From Google Search to YouTube: A review of the customer purchase journey
Search and video are often viewed as two independent marketing channels. Many believe they require very different strategies, varying creative and even separate agencies.
The truth? Users don’t experience them in silos at all; search and video are both equally crucial to the user purchase journey.
The latest research shows that Google Search and YouTube are interconnected, with people moving through the purchase journey whilst seamlessly shifting between both search and video.
According to the latest data from Google, 80% of people switch between search and video when researching products to buy, with 55% searching for a product on Google then going to YouTube to learn about it before buying.
People use YouTube to learn about a product
With the e-commerce industry valued at over £137bn in the UK, online selling is seriously big business; buyers are keen to spend money online, but with the prerequisite of learning everything they can about their next purchase before parting with any cash.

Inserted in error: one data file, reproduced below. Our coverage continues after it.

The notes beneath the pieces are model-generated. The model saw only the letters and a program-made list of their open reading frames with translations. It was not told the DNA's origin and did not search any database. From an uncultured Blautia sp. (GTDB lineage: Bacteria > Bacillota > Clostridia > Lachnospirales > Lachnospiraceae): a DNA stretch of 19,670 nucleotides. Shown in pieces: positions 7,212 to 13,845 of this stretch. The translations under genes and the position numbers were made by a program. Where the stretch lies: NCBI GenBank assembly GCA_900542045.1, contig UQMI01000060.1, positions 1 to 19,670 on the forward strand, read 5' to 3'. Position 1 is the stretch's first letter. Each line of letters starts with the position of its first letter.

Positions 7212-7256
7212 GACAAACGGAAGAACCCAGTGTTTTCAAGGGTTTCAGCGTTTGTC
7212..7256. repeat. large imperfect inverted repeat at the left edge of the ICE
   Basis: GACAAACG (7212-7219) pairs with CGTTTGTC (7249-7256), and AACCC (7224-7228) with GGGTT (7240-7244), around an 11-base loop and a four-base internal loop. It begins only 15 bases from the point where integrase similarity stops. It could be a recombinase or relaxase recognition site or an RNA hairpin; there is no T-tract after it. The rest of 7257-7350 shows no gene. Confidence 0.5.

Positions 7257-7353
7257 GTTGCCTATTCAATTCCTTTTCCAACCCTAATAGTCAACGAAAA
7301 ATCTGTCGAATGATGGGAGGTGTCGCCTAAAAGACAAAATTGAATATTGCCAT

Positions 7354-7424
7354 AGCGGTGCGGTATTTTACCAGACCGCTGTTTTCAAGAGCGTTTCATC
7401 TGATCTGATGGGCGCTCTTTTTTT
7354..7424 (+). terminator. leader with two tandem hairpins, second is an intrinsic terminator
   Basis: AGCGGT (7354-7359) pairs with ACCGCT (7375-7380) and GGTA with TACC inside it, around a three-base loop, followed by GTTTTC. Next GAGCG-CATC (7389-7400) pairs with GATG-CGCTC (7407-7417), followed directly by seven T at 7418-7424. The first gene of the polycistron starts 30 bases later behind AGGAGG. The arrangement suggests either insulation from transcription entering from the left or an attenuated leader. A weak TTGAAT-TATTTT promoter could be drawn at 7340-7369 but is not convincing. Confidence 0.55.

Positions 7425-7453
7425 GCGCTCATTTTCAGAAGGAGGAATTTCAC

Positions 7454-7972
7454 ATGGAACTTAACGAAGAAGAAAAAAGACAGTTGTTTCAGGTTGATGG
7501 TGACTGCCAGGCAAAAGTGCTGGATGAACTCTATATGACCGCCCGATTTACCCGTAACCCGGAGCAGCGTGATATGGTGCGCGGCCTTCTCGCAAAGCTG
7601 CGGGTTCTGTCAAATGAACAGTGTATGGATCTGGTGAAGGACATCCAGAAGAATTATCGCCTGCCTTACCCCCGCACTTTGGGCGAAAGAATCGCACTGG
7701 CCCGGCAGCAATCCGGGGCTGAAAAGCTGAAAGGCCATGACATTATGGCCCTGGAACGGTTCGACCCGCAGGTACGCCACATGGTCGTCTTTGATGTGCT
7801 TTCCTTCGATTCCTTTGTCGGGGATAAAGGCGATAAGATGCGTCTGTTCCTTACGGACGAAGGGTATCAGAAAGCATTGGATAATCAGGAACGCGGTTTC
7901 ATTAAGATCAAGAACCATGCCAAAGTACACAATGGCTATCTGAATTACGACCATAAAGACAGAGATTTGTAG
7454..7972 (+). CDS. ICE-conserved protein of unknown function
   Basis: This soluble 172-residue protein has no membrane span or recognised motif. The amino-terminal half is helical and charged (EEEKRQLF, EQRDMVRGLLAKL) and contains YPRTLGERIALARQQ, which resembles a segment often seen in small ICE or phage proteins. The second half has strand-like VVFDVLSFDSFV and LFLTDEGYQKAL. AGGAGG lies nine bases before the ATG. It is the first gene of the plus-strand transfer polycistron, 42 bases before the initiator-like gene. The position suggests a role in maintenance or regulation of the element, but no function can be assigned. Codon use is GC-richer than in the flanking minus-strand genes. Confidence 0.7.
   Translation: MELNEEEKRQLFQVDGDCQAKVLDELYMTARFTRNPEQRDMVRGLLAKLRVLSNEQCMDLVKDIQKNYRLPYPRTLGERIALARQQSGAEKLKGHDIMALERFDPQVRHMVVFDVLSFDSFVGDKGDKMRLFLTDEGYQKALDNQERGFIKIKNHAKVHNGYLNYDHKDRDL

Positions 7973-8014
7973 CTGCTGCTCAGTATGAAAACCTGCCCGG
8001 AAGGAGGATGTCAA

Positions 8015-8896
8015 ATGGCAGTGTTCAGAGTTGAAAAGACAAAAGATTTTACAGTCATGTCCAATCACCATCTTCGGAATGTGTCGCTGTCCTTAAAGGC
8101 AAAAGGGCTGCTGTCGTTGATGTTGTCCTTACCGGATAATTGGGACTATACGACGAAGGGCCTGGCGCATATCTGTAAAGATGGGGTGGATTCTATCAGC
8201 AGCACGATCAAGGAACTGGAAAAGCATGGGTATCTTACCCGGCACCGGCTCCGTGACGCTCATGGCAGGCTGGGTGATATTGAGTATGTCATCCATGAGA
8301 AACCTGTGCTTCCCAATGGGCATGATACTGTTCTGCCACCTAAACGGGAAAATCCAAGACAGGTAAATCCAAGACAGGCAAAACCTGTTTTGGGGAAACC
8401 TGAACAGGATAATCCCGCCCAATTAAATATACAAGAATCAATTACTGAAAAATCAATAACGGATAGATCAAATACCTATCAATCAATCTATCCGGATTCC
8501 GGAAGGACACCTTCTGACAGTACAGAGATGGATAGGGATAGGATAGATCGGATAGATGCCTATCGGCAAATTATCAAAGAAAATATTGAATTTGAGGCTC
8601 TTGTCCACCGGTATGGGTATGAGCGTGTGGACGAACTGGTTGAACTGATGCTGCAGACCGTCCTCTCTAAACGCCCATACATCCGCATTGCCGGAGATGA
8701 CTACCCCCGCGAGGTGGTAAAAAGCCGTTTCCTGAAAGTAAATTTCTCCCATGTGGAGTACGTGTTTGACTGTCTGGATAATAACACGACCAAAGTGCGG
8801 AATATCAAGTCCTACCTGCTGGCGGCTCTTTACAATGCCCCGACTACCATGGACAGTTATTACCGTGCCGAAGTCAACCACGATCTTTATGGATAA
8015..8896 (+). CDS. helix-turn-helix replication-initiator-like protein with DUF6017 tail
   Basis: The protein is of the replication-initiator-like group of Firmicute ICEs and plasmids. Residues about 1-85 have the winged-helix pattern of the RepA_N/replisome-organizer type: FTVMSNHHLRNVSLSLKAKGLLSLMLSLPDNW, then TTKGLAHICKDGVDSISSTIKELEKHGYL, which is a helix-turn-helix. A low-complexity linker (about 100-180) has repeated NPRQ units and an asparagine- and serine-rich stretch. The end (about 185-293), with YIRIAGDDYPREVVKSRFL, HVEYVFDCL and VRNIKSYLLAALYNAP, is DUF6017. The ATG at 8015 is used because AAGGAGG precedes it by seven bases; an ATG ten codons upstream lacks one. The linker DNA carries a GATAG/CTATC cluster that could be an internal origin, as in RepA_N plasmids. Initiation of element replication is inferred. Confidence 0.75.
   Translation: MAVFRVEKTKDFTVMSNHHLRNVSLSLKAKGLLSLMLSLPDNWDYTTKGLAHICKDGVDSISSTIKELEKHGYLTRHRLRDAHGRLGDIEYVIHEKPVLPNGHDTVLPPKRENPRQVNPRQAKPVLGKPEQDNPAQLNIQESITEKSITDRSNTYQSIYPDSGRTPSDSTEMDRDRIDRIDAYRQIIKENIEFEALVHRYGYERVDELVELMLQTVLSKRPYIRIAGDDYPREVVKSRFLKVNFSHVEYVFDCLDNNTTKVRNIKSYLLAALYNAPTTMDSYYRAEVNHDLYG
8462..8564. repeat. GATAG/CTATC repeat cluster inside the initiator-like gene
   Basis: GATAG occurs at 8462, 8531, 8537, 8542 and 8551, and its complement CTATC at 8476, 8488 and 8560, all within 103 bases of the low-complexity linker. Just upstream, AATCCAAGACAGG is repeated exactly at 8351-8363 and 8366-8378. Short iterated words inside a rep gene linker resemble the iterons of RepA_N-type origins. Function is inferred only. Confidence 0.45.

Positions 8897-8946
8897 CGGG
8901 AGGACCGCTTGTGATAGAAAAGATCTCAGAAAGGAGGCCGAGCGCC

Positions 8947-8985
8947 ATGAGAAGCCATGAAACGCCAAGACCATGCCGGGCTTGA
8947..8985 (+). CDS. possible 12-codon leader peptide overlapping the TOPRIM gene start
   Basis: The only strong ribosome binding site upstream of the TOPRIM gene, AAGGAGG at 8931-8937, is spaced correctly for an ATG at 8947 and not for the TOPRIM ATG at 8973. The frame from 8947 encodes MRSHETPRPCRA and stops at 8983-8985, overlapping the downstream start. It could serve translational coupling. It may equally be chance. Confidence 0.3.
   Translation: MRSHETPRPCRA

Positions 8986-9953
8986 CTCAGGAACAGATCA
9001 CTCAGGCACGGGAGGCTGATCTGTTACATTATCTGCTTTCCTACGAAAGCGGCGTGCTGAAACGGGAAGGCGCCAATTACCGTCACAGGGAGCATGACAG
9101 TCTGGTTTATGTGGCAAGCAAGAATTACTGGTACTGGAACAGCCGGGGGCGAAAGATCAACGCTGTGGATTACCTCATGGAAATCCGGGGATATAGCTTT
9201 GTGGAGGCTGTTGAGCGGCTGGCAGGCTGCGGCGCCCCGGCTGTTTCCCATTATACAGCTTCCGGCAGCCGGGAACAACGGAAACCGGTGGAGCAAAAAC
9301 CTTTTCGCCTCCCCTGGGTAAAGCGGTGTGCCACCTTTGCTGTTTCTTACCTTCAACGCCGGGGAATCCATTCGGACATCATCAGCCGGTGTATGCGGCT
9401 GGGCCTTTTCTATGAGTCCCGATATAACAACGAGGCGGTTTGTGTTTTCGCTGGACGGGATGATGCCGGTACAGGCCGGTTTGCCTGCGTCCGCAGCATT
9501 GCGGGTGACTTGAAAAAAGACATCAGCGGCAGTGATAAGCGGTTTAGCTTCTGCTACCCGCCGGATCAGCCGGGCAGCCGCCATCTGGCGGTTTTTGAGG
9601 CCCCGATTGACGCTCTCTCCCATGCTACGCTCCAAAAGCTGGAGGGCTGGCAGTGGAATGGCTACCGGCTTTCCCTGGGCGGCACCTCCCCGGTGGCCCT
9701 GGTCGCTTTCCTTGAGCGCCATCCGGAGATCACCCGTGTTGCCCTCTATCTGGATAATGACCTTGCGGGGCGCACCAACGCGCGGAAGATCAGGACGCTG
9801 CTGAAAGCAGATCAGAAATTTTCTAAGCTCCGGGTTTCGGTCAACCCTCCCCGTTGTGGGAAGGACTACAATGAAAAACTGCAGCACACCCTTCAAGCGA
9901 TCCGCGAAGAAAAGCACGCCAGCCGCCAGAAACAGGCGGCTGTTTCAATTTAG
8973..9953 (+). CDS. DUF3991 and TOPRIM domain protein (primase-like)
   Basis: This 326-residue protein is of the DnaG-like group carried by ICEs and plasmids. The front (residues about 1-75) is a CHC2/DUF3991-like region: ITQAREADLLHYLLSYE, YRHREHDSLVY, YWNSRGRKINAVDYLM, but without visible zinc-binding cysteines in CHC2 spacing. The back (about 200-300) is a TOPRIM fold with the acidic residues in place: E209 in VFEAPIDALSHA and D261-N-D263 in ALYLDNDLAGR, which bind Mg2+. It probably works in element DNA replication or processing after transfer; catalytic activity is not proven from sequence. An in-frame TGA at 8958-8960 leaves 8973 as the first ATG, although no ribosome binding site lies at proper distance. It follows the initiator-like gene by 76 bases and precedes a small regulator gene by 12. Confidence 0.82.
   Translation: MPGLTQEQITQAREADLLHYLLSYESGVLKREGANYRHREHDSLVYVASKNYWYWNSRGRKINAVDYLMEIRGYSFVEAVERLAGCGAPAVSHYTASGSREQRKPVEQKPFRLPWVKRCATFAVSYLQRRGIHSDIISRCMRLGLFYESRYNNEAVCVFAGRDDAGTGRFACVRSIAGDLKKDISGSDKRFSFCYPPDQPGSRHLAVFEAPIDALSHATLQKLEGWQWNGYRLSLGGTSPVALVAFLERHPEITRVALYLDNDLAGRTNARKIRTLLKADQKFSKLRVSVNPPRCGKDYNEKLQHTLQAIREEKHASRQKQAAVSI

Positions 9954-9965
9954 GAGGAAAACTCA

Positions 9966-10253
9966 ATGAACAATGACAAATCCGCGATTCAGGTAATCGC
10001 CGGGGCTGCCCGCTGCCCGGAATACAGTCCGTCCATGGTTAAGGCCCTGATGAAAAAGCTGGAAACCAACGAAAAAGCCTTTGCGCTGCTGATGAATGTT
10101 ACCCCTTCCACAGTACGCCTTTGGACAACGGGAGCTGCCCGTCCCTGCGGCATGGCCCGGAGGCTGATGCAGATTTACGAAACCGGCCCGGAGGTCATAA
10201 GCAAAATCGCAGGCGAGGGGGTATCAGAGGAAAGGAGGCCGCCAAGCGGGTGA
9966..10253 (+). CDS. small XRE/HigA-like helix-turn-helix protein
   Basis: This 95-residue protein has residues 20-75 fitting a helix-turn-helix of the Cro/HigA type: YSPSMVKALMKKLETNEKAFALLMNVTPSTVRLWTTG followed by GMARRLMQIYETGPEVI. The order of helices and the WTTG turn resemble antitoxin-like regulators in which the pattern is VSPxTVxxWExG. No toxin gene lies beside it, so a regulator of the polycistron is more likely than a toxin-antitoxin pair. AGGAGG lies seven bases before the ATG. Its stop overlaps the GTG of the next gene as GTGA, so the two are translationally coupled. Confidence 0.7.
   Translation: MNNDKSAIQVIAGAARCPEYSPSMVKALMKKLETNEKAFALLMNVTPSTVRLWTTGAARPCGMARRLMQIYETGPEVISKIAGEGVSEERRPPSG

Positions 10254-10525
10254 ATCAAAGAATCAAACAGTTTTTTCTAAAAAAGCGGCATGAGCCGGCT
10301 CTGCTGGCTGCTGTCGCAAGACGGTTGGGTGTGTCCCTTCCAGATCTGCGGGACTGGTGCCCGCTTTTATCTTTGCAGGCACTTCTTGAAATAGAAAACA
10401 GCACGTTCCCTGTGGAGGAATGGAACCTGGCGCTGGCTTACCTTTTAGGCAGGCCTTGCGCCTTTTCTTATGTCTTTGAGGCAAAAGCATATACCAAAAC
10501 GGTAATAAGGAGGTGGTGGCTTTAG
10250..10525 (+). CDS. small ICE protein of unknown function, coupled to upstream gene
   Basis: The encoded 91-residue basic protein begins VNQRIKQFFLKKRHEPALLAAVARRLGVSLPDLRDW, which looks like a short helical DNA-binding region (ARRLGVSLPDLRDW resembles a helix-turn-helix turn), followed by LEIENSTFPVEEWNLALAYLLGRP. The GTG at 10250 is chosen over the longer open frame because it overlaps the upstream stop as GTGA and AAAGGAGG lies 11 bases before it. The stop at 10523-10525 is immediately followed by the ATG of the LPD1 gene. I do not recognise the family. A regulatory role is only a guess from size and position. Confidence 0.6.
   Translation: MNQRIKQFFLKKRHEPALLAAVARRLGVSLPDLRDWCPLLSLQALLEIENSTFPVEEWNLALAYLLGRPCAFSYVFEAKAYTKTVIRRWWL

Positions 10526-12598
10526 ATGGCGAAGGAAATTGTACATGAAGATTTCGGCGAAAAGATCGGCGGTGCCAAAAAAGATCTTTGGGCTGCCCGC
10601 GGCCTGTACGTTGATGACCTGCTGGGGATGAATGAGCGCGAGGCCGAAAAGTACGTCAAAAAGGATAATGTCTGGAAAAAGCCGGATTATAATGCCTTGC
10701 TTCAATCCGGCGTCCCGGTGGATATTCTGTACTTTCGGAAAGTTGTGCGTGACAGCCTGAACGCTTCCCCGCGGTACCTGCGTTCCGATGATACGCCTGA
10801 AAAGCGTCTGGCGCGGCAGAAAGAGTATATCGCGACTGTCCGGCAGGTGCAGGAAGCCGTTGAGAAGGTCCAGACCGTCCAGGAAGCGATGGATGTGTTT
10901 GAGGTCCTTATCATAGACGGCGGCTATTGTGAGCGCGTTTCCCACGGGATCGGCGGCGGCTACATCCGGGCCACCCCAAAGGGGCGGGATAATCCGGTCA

The latest findings show us that YouTube is a buyer’s go-to product research tool before making a purchase decision. The top three reasons people go to YouTube are:
- To see a product before they buy it, or to see how others have used it.
- To learn about the product they have in mind.
- To watch credible, authentic review and information videos.
People use Google Search to compare prices, brands and logistics
With all the relevant product information to hand, buyers are using Google Search to find the best prices and most suitable vendors for their purchase. At this stage, the buyer’s main priorities are:
- To compare prices or brands.
- To find out where they can buy their chosen product or service.
- To learn about a product they have in mind.
Connecting your brand using search & video
Research shows that, on average, companies that run YouTube video ads in addition to Google Search ads see a 3% higher conversion rate and a 4% lower cost per sale compared to companies that don’t.
The key takeaway here is that YouTube is no longer just a website for teenagers or video bloggers who want to become famous. Savvy businesses are honing their YouTube efforts to influence potential buyers as they depart on their purchase journey – a journey that’s increasingly relying on authentic content during the research phase.
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